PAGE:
I left the class that evening determined to get to the bottom of this problem. I wanted to answer the question: why is subminimum wage justifiable in the US? The search for answers to this and other questions related to employment of disabled workers has driven my academic career since. I found that a look at the historical roots of the ideology that employers, vocational rehabilitation experts, and policy makers have used to justify exploitation of disabled workers may explain why subminimum wages are still in place and what could be done to dismantle them.

The place of disabled workers in the U.S. labor market has been determined for centuries by the belief that people with disabilities should work for something other than wages. Throughout the history of disabled workers’ participation in the labor force, employers and vocational rehabilitation experts purported that what we primarily get in exchange for our labor power is solely the opportunity to work and a chance to pay back the cost of rehabilitation to rehabilitation experts and society.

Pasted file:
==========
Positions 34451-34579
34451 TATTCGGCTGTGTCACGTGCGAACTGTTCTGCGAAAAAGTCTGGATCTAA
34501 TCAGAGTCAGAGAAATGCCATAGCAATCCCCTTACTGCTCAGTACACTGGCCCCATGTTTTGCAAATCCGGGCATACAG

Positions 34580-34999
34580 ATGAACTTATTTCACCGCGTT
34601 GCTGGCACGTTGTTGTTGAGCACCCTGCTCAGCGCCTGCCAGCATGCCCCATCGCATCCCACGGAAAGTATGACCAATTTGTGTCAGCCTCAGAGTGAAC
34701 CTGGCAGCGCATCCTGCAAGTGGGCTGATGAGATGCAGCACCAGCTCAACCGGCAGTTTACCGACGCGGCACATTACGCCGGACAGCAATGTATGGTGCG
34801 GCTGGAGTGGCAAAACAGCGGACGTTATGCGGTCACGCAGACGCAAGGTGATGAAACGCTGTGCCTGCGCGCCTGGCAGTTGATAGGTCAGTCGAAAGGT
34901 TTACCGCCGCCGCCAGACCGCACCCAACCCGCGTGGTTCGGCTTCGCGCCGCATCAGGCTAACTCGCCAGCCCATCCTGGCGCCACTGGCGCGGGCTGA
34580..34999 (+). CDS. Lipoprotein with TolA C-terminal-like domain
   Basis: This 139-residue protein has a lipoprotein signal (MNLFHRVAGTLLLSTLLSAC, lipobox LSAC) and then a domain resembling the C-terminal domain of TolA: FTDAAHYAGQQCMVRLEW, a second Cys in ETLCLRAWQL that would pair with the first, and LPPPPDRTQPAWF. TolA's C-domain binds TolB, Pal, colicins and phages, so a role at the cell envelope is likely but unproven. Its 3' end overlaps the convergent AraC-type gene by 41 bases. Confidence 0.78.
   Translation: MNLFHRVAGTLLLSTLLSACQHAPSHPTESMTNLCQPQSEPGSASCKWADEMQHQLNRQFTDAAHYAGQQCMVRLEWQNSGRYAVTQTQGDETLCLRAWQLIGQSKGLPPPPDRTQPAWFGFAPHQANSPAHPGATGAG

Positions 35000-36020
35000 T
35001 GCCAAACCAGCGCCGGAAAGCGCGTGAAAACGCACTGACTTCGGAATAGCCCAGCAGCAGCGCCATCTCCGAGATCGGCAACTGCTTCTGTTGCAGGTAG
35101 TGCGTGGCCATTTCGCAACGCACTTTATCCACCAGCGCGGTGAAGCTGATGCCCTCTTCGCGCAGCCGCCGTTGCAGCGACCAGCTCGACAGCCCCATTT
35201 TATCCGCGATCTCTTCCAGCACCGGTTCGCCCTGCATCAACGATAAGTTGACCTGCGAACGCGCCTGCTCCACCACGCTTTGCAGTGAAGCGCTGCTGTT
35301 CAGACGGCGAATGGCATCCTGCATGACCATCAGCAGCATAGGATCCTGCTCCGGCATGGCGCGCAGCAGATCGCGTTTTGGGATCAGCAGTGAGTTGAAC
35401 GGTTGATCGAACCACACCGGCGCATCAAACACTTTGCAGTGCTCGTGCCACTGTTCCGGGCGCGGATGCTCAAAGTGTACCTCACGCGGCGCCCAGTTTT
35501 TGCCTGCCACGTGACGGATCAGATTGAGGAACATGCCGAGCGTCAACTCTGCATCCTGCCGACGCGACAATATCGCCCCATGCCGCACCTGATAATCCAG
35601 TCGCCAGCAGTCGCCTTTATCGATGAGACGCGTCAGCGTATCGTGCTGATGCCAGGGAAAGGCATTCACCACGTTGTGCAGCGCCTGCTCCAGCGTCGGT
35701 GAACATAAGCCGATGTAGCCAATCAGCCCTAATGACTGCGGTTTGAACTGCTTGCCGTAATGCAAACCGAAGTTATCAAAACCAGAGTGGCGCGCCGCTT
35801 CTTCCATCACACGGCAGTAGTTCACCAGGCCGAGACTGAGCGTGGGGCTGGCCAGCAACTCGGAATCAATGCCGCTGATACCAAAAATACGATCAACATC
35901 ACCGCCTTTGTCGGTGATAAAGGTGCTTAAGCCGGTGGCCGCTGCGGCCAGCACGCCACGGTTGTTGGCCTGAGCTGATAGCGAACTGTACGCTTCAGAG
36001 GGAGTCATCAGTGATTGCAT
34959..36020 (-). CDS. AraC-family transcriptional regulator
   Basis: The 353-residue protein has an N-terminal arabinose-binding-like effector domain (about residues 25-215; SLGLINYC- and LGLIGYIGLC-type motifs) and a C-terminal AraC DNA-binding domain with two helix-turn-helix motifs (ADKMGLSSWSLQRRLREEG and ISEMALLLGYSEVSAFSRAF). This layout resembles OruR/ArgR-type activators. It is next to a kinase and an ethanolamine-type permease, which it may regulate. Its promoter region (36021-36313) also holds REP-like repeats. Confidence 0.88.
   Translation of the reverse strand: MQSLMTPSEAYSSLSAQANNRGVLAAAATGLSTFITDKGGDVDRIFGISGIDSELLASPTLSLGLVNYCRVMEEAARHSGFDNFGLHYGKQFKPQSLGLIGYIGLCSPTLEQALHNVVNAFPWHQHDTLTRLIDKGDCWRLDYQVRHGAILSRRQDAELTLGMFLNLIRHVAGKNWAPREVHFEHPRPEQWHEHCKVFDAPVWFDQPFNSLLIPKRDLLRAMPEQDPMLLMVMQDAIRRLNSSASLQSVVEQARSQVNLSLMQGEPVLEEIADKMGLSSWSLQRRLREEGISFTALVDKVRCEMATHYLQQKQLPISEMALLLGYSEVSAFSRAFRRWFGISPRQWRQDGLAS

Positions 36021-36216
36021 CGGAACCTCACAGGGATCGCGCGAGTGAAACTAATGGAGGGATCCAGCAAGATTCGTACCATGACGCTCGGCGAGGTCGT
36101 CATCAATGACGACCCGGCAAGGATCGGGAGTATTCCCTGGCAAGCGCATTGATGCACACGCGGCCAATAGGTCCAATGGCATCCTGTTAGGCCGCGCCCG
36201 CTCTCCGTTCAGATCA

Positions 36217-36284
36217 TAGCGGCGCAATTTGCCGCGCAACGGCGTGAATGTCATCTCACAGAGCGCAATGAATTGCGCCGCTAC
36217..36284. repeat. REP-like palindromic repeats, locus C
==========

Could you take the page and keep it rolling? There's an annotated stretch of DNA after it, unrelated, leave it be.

The idea that disabled workers can and should be compensated in ways other than through fair remuneration originated in the early Industrial era. With the Industrial Revolution underway in 19th century U.S., the insistence that workers adapt their labor to the demands of industrialized production denied many disabled people a chance to work in factories. Machine-centered production lines required that a worker could maneuver their body according to the needs of the machinery.

Jobs were not given to those who could not meet the expectations of fast-paced manufacturing, long working hours, and the levels of physical and mental agility necessary to run a machine. “Feeble mindedness,” “deviancy,” “crippleness,” and similar labels operated interchangeably to mark those temporarily or permanently unemployed to justify their unemployment and resultant confinement to workhouses, prisons, and asylums.